I reached Wilson on his cell phone Wednesday to ask: How can a candidate who never has run for office, and ducked every debate to date, dare to try to elbow out of the primary the one candidate who has won statewide office?

Wilson answered that even though Whitman is skipping a debate at the March GOP convention, she has agreed to a later debate. I should understand, he said, that Whitman is doing what all savvy candidates, including the likely Democratic nominee, Attorney General Jerry Brown, do — limiting debates and press interviews. "You don't accept every one," Wilson explained, using his why-do-I-even-have-to-say-this voice. "I think this is small potatoes, Debra."

Wilson added, "I don't know what more clear evidence there is" that Whitman is the stronger Republican, other than the fact that Democrats have made it clear that she is the Republican "they don't want to face in November."

Indeed, protesters turned out to picket against Whitman on Tuesday night as she addressed the Commonwealth Club in Lafayette. Big Labor and big Democrats have put together an independent expenditure effort called Level the Playing Field 2010 — an allusion to Whitman's supersize wealth, if an odd title for a group dedicated to outspending any entity that tries to introduce fiscal discipline to Sacramento.

Inside, the Commonwealth Club moderator was a chummy fellow who asked only one tough question about her spotty voting record. (Whitman responded with a mea culpa.)

Letter from JWR publisher


In the course of some 100 minutes, Whitman proposed a moratorium on new regulations, loosening workplace rules and enacting "targeted tax relief" to keep businesses in California. She pledged to interview her top 300 appointees personally, with one-third coming from the private sector.

Like Poizner, Whitman argues that job creation will have to take care of the state's fiscal woes in the long run. In the end, I was skeptical of her call for tax cuts (in the face of a $20-billion state budget shortfall) and of her proposals for balancing the budget, in part through hiring attrition. But I also thought she understands what employers need to keep them in California, hopefully hiring more workers.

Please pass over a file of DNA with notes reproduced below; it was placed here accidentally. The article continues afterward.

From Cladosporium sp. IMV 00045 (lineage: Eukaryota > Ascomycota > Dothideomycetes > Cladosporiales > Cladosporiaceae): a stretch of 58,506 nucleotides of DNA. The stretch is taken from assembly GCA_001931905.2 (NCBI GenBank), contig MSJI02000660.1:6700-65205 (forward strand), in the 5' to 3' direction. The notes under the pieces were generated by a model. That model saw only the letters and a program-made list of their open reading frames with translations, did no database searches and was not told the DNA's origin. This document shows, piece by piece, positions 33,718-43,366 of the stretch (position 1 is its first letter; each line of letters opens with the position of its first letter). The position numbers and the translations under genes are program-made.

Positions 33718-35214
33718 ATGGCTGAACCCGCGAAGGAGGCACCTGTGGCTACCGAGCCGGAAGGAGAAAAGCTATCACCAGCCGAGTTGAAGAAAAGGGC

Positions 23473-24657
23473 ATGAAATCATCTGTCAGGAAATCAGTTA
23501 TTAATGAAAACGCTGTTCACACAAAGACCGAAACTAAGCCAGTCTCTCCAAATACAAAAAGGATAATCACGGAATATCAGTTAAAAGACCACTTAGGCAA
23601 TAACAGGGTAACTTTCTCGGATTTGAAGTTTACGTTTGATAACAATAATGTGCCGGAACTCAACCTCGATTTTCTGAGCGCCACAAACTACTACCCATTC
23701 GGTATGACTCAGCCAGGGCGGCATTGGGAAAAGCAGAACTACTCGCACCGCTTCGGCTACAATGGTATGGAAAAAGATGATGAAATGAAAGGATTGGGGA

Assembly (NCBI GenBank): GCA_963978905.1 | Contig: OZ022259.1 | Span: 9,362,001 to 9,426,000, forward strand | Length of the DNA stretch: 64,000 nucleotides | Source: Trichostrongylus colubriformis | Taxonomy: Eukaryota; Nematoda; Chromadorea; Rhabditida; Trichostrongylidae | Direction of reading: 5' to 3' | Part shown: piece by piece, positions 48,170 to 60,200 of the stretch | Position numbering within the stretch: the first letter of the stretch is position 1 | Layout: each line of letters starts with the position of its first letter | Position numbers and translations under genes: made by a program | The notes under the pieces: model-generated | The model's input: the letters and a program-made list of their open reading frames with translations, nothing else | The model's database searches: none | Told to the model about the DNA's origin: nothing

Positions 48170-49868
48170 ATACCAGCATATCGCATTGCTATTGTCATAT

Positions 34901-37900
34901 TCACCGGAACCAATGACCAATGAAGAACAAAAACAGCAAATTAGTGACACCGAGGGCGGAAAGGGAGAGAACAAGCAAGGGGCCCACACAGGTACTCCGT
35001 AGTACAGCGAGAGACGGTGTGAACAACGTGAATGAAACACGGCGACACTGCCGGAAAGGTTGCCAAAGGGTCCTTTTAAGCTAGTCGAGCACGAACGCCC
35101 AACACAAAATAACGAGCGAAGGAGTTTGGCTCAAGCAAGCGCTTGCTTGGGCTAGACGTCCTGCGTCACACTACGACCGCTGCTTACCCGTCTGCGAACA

I still don't know why GOP voters are supposed to trust Whitman to take on Jerry Brown, when they don't even know if she can outtalk Poizner.

I wondered afterward if maybe Team Whitman should try to make a virtue out of her strong-arm tactics. After all, the next governor is going to have to cut state spending in ways that will invite the wrath of entrenched political forces that usually get their way. (Hence the growth in state government by about 30 percent under both Govs. Arnold Schwarzenegger and Gray Davis.)

Asked to rate Schwarzenegger, Whitman said she had "a lot of respect" for him. But: "The results are not good." No lie. No one argues that Schwarzenegger did what he set out to do.

Maybe Californians need a ruthless, imperious governess to steamroll the usual opposition. Maybe the professionals who claim to want a level playing field need to get leveled.

I still want to see Whitman facing tough follow-up questions and not ducking unscripted events. But as Sacramento sinks ever into the red, I have to wonder if California's "Hail Caesar" moment is coming.

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© 2010, Creators Syndicate